About 260 years ago, Catholic Spain and Protestant England fought one another for domination of the world, sending their immense ships back and forth across the Atlantic to plunder the riches of the New World. English pirates had a merry olde time attacking the Spanish ships and stealing their loot. English monarchs thought that was such a capital idea that they commissioned pirates to work for the royal navy, calling them “buccaneers.” All throughout the cays of the Caribbean, pirates buried treasure, drank themselves silly and formed societies where captains were chosen by the crew and held accountable to them. Long before American discontents up north starting organizing boisterous tea parties, the Caribbean pirates lived in melting pot democracies.
In an exquisitely furnished castle in Cadiz, Spain, a renegade sailor is rolled out onto the floor and tells a wild tale claiming Ponce De Leon discovered the legendary Fountain of Youth in the Caribbean. The Spaniard (Oscar Jaenada), a gorgeously attired nobleman of haughty demeanor, squints his greedy eyes and the adventure begins.
Meanwhile in the dirty, noisy metropolis of London—where horses fight with strumpets for space on the cobble-stoned streets—Captain Jack Sparrow (Johnny Depp) drops in. After doffing his ridiculous disguise as a white-wigged judge, he reveals his true self—accessorized to the max, his dreadlocks longer and sun-kissed—and with a new, never-explained red “X” scar on his cheek. He escapes an “interview” with King George II by hurling himself out the window, hanging from the king’s banners, jumping across carriage tops, (stopping inside one long enough to kiss an earring away from society woman Judi Dench) and finally being rescued by none other than Daddy—Keith Richards as Captain Teague.
Jack is back! We know what to expect—nefarious bad guys, endless swashbuckling, and flying through the air on ropes and vines, and crystal chandeliers. There’s the familiar incredible array of costumes and sets, the stunning photography and music. The marvelous sailing ships. The witty dialogue. The explosions. The improbable love stories. Most importantly, there is a quest that’s inspiring, impossible, and deadly. And everybody is on it.
In On Stranger Tides, the fourth Pirates outing, there’s a new director, Rob Marshall (Chicago). He’s brought on board a complex but understandable story (albeit a tad long), with plenty of lovely magic, not to mention cream puffs, voodoo dolls, zombies, ships in bottles, poisoned swords, and ancient pagan ruins—all choreographed together exquisitely as Marshall’s background in the theatre would assure.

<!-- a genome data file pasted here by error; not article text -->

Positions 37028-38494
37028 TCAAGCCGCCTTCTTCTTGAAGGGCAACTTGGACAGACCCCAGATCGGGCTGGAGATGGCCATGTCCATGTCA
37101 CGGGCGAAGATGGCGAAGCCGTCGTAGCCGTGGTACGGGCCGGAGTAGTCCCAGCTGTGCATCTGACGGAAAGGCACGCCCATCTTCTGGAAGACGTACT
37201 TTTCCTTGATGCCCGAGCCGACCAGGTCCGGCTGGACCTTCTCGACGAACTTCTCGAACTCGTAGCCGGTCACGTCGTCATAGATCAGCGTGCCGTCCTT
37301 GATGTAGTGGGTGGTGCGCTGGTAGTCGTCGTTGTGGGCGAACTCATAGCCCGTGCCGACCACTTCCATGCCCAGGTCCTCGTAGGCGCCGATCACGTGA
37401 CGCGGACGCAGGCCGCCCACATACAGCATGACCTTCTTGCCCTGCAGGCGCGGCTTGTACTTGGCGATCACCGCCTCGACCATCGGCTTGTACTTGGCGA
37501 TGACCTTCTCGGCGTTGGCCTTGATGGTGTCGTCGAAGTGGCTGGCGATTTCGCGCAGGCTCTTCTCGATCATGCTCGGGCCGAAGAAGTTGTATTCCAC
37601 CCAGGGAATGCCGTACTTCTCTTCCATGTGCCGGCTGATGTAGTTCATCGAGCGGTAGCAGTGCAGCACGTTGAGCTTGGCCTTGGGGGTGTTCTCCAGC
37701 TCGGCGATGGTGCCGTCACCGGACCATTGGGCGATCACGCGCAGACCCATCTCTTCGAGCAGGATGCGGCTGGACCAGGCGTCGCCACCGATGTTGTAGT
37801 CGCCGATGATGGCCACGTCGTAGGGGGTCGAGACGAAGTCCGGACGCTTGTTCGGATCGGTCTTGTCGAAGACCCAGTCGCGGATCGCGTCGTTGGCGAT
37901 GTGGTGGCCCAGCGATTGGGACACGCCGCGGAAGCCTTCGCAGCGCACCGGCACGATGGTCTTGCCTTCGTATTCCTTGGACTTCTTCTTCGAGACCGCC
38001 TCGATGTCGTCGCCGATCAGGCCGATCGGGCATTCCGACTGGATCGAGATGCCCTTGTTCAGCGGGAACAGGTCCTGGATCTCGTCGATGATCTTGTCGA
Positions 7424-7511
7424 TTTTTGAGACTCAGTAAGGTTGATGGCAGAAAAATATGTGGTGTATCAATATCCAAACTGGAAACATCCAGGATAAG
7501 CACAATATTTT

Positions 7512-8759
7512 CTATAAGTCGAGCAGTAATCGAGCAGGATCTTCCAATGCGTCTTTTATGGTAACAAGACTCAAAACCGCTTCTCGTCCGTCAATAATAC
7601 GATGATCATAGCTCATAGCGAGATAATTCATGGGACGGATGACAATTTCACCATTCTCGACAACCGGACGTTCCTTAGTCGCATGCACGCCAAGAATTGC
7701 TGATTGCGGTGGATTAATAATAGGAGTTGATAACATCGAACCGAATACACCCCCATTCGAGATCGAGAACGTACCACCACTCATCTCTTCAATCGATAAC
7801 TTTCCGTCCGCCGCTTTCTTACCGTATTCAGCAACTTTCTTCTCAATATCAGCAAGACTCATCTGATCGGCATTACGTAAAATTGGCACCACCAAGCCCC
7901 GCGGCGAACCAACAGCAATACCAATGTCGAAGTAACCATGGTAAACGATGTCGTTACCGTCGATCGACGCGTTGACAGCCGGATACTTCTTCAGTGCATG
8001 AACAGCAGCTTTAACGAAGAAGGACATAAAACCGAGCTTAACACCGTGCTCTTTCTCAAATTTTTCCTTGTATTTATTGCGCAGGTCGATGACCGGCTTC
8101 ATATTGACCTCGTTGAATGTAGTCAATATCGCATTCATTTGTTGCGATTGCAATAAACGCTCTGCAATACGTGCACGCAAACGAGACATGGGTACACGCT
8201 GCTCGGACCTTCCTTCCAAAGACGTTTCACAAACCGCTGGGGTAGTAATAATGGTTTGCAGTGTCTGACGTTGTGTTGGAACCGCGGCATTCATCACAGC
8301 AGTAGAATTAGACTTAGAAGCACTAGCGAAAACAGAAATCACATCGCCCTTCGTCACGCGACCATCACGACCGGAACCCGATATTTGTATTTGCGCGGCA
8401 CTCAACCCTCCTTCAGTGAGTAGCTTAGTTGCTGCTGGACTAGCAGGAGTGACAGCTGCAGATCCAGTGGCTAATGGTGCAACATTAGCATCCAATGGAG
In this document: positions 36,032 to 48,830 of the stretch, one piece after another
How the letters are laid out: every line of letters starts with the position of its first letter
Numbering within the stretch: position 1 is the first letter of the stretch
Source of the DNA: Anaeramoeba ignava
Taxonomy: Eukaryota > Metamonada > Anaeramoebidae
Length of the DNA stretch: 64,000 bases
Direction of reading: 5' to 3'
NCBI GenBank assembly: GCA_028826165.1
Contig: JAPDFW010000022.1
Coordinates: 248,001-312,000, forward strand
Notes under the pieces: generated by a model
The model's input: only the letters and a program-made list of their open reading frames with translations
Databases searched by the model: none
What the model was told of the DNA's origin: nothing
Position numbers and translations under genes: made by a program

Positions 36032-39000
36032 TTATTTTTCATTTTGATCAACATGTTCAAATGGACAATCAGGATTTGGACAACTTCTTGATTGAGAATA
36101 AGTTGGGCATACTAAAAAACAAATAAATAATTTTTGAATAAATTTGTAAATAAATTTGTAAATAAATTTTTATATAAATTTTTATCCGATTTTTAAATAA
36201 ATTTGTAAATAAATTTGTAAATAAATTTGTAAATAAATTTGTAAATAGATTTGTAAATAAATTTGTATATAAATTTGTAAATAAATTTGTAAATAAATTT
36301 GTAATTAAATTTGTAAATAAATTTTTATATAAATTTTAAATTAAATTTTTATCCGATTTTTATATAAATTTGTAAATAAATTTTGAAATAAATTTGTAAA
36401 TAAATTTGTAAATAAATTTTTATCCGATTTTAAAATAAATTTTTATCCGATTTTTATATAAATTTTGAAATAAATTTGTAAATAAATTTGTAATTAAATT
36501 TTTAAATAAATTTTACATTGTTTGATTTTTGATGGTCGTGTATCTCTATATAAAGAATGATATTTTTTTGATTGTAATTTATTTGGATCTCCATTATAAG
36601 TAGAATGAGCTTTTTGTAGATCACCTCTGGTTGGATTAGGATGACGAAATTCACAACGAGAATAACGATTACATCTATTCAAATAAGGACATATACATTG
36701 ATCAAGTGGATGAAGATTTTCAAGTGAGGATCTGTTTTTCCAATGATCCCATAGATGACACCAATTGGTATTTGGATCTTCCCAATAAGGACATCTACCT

There’s also a marvelous new co-star, Angelina (Penelope Cruz), who Jack found in Seville when he was looking for a brothel but landed in a convent. Jack had “stirrings” for Angelina, yet abandoned her. She is still mad at him, but in the intervening years she’s learned how to sword fight like a man, “tell lies by telling the truth,” and embrace the ambiguous pirate morality.
Captain Sparrow, desperate to get back The Black Pearl, his beloved ship, finds himself shanghaied onto another ship captained by the sadistic pirate/magician Blackbeard (Ian McShane), who boasts, “If I don’t kill a man every now and then they forget who I am.” To complicate matters, Jack’s old nemesis, Barbossa (Geoffrey Rush), has been given a ship by King George. Not only does everyone have to figure out where the fountain is, climb through the jungle, jump off cliffs and fight mutinies—but they have to find two magic chalices, and pour into one of them the tear of a mermaid.
That’s the hard part. Mermaids are hard to catch, especially in White Cap Bay, where they are more like vampires than water sprites. One young mermaid, Syrena (Spanish newcomer Astrid Berges-Frisbey) is captured and a preacher named Philip (English newcomer Sam Claflin) is determined to save her, if not love her, too.
After all his near-death experiences, his wounds, betrayals, and disappointments. Jack still admits, “It’s a pirate’s life for me, savvy?” And then he’s faced with the most weighty decision of his life. Will he allow himself to quench his “stirrings” for Angelina or will he again take the coward’s way out? Be sure to see the scene after the closing credits.